After three (3) months on the job, my provincial manager was sadly sacked from duty, and so I had to take over as Acting Provincial Manager. Then did I do the convenor tasks at its core, with Governor Cortez role-playing PDC chair. Mr. Bagasao, provincial head of the Ministry of Local Governments (MLG), was co-convenor. There was no NEDA office at the provincial level, so the MHS-MLG-Governor’s Office served as lead implementers of the council. I myself prepared the agenda for all succeeding meetings.

It was quite tough a work there, I recall. Cagayan was quite large a territory to navigate, state officials and business groups too many to manage, but we did make headway in forming the active core. State officials could hardly see each other eye to eye at local levels, but there they were in the council, forging inter-agency linkages as semblances of ‘committee work’ of a gigantic cooperative. Sadly, the mayors were absentee, and this almost piqued me at some point to the extent that, warlord-like, I would challenge those pretentiously all-knowing absent mayors to some war games to show them I was serious in the job.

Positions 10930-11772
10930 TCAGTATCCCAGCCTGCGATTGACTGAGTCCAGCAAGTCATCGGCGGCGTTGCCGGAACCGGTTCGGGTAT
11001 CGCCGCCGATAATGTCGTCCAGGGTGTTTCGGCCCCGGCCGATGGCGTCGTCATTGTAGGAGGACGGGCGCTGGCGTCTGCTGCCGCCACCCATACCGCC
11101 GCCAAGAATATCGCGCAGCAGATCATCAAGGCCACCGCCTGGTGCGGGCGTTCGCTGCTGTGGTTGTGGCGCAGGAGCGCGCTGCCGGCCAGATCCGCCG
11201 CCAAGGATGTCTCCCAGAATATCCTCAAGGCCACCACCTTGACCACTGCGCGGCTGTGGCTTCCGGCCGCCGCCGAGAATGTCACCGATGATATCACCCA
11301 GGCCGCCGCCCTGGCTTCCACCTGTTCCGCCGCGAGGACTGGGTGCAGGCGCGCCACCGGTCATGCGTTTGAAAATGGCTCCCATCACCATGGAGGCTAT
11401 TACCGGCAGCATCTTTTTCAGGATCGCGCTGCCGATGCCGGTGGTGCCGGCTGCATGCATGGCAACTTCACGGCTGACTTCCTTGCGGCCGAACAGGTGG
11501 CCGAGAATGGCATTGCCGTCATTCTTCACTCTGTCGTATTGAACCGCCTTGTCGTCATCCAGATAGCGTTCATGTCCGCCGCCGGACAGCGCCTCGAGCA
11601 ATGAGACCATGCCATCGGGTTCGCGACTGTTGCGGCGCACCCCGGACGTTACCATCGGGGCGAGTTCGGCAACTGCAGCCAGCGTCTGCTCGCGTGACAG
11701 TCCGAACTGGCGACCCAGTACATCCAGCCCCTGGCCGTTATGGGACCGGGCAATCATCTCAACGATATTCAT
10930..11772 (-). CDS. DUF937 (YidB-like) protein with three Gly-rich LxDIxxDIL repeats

But again, like the Batanes narrative, the Cagayan experience was largely a state-market synergy, with nary a developmental NGO to invite. What we did then was to invite peasant and fisherfolk groups, which were largely enterprise-group types, but that was the best remedy then for the absence of NGOs there. (Contrast this to today’s Cagayan where dozens of developmental NGOs are in operation.) We set the rules of engagement, built interagency teams, ironed out convergences among state agencies’ plans, got inputs from the chamber of commerce and dealers’ groups, and then conceptualized new projects. Among those new projects during my watch was the industrial estate in Sta. Ana (today’s CEZA).

It was an altogether fulfilling experience for me then as a budding technocrat. I loved every bit of the job. Walls among state officials were broken down, cooperation gelled, new bold and ambitious projects were identified, existing ones were fast-tracked (irrigation, electrification, public works, enterprise finance, food sector development). It was beautiful!

Sadly, I had to leave that work, as I needed to go back to my schooling: to the University of the Philippines where I longed to take up my masters degree in sociology. I simply monitored the ensuing institutionalization efforts for the councils…till later, I heard about the constitution of municipal and barangay (village) development councils. That’s partnering at work, and mind you, it surely works if you put your heart and mind into it. It brightens up the world a bit.